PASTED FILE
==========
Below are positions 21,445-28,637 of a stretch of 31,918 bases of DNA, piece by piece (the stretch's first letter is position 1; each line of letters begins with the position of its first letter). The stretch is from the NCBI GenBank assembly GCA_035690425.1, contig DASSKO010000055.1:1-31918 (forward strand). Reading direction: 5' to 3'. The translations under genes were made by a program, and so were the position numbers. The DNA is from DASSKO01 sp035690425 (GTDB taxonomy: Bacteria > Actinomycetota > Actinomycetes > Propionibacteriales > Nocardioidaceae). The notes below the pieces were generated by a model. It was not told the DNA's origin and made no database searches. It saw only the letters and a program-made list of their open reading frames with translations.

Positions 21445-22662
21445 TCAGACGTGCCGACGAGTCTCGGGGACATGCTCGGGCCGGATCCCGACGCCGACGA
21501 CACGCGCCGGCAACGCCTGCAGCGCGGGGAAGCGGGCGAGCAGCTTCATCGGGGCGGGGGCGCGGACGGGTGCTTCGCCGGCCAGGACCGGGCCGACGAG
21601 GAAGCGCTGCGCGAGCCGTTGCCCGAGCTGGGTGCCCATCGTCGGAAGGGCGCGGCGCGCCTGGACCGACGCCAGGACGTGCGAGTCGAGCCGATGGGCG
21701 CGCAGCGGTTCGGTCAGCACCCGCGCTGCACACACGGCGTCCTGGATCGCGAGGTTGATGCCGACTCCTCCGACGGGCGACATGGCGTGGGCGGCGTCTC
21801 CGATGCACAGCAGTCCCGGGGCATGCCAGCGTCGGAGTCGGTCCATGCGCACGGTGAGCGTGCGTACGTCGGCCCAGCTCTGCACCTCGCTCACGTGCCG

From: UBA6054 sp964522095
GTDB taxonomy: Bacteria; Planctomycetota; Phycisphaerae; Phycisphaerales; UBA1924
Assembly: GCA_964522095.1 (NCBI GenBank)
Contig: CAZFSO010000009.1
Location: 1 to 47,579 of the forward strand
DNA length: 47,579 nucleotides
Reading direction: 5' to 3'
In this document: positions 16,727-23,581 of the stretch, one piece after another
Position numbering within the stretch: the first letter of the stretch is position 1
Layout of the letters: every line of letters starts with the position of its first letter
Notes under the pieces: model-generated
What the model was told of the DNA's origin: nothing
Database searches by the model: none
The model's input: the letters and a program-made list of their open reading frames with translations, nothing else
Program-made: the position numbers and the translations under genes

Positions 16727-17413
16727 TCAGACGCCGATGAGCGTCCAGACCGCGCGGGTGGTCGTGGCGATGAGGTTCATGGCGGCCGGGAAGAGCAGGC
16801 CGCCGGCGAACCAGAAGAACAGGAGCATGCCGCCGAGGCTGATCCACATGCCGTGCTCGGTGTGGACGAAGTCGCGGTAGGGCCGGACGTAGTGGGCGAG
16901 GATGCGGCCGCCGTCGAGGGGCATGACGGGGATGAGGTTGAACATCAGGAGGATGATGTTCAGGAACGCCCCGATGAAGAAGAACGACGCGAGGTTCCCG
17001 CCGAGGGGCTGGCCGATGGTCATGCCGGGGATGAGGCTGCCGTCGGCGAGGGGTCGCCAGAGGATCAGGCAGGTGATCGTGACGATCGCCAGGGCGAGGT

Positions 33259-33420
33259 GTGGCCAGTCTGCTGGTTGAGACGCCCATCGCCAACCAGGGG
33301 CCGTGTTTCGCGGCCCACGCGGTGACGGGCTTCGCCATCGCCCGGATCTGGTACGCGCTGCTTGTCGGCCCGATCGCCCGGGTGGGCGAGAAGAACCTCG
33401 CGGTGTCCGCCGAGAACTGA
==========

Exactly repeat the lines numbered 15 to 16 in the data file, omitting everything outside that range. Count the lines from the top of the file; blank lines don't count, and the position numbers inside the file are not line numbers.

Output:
In this document: positions 16,727-23,581 of the stretch, one piece after another
Position numbering within the stretch: the first letter of the stretch is position 1